|The Chinese New Year has a great history. In Western traditions, by this time of year, most resolutions – made on December 31 – have been subtly forgotten and placed in a cupboard marked “maybe next year.” However, all hope is not lost, as there’s a new chance to start afresh with the Chinese New Year on February 3rd. This year Manchester China Town will be hosting its Chinese New Year celebrations on Sunday, 6th February 2011.The Chinese New Year is swathed in age-old traditions and rituals. The origin of the Chinese New Year is itself centuries old – in fact, too old to be actually traced. It was popularly recognised as the Spring Festival and celebrations last 15 days.Preparations tend to begin a few days before the Chinese New Year (similar to a Western Christmas), when people start buying presents, decoration materials, food and clothing. A huge clean-up gets underway one or two days before the New Year when Chinese homes are cleaned from top to bottom to sweep away any traces of bad luck and ill fortunes from the previous year, then doors and window panes are given a new coat of paint, usually red.However, not all modern families follow all the cleaning rituals these days. The doors and windows are then decorated with paper cuts and couplets with themes such as happiness, wealth and longevity printed on them. At midnight the doors and windows are opened to welcome all the good fortune of the forthcoming year.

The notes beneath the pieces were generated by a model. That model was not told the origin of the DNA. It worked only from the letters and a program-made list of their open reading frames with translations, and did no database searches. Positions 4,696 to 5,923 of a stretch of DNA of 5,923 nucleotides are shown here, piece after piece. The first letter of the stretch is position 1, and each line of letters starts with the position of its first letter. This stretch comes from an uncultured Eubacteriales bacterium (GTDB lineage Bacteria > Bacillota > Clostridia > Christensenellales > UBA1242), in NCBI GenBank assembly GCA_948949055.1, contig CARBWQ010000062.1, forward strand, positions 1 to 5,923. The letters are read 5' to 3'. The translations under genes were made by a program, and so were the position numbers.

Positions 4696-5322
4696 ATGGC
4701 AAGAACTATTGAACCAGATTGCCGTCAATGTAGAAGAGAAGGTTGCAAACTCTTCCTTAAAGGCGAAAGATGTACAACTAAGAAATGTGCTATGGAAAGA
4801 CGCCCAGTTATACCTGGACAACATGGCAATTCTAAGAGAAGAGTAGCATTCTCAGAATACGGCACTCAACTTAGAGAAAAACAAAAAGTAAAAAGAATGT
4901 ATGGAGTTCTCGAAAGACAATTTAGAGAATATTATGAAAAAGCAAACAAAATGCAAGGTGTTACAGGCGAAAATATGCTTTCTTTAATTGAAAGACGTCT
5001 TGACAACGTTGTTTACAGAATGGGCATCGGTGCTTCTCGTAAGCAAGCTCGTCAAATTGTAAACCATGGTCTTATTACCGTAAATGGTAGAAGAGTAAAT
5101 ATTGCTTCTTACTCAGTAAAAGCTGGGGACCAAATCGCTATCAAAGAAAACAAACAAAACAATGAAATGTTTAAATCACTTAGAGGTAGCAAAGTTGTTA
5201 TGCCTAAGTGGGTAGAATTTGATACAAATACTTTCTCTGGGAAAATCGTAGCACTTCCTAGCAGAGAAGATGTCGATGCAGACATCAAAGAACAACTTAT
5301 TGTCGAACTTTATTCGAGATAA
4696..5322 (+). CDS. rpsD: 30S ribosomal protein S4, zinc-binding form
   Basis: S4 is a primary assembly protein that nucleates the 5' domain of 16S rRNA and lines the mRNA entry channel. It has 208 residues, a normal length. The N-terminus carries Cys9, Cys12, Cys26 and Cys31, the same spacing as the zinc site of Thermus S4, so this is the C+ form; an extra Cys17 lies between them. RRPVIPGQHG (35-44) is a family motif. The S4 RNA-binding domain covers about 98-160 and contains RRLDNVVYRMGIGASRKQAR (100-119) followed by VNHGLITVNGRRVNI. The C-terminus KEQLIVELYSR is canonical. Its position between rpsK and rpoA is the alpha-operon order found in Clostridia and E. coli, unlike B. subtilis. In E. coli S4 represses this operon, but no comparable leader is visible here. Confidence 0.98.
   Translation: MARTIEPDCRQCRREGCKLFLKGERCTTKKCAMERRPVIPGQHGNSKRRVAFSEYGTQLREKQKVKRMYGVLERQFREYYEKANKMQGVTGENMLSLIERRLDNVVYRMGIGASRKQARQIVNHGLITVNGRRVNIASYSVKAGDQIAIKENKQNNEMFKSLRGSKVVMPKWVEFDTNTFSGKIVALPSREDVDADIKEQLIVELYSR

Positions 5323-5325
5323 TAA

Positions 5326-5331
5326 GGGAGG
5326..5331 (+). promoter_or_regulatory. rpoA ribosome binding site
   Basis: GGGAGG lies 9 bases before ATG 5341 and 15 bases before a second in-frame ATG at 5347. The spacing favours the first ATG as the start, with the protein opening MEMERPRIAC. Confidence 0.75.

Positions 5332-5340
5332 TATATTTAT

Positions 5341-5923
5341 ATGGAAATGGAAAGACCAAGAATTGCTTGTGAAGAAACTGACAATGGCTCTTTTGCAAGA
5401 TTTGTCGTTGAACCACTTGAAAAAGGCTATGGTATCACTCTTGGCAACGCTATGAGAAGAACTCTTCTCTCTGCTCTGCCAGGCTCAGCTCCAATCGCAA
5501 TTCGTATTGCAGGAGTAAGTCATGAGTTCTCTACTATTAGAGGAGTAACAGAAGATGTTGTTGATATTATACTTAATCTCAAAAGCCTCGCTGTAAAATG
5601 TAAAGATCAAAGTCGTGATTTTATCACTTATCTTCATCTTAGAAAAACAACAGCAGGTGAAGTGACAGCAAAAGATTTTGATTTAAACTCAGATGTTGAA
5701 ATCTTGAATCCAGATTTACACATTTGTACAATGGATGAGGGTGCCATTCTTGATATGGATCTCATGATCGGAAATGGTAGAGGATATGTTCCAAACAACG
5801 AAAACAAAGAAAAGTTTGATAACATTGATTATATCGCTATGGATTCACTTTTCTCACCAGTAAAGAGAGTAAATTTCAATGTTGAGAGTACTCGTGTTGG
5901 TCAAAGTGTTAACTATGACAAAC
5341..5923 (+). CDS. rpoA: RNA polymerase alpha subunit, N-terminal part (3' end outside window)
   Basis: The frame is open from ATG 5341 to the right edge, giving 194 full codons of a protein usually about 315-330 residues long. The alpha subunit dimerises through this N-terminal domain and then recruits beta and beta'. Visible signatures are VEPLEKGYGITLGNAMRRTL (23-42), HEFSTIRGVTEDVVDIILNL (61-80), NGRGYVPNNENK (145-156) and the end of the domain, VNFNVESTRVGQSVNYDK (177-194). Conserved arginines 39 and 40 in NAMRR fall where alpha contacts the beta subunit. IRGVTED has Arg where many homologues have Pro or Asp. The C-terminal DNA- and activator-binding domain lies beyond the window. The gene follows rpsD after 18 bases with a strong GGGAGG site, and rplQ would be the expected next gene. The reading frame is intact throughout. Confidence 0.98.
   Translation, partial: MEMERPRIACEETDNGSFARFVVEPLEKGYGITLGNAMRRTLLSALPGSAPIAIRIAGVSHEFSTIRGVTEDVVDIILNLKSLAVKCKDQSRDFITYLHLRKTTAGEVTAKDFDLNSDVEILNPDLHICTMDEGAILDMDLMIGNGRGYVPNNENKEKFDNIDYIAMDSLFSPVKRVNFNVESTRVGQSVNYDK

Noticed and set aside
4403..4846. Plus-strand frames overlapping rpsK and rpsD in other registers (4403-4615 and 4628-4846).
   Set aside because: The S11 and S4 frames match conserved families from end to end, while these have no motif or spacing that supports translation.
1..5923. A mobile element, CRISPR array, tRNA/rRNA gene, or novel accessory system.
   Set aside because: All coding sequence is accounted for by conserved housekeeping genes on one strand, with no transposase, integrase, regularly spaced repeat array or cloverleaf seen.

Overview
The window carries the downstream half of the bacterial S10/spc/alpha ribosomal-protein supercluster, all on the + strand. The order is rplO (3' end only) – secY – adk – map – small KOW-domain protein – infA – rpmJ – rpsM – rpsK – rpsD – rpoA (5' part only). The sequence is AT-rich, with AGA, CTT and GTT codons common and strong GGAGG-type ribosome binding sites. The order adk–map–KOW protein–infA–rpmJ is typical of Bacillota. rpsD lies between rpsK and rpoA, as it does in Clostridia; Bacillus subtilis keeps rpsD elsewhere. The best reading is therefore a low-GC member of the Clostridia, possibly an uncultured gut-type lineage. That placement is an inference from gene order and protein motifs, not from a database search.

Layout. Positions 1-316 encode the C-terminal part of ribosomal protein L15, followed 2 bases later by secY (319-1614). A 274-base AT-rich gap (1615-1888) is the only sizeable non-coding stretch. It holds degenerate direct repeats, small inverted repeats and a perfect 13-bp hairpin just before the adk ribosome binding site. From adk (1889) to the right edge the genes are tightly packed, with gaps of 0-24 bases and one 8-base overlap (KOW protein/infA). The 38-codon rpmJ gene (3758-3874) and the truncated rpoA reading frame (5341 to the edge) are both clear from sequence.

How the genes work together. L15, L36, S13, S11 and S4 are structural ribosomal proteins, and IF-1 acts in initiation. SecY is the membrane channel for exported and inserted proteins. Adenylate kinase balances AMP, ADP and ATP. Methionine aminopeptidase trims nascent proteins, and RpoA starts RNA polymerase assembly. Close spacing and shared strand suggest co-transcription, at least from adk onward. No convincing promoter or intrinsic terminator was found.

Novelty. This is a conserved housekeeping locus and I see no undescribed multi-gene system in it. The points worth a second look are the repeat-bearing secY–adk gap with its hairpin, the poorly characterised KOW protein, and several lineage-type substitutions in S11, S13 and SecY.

The eve of the Chinese New Year is perhaps the most exciting part of the event as anticipation creeps in. Here, traditions and rituals are very carefully observed in everything from food to clothing. Dinner is usually a feast of seafood and dumplings, signifying different good wishes. Delicacies include prawns, for liveliness and happiness, dried oysters (or ho xi), for all things good, raw fish salad or (yu sheng) to bring good luck and prosperity, Angel hair or (Fai-hai), an edible hair-like seaweed to bring prosperity, and dumplings boiled in water (Jiaozi) signifying a long-lost good wish for a family. It’s usual to wear something red as this colour is meant to ward off evil spirits – black and white are out as these are associated with mourning. After dinner, the family sit up for the night playing cards, board games or watching TV programmes dedicated to the occasion.
At midnight, the sky is lit up by fireworks.
On the day itself, an ancient custom of giving Hong Bao, meaning Red Packet, takes place. Married couples place money in red envelopes to give to children. The colour red will adorn everything and everyone as it symbolises good luck. Then the family will give greetings from door to door, first to their relatives and then their neighbours. Like the Western saying “let bygones be bygones,” at Chinese New Year, grudges are very easily cast aside.
The end of the New Year is marked by the Festival of Lanterns, which is a celebration with singing, dancing and lantern shows.
Celebrations of the Chinese New Year vary from region to region, though the underlying message is one of peace and happiness for family members and friends.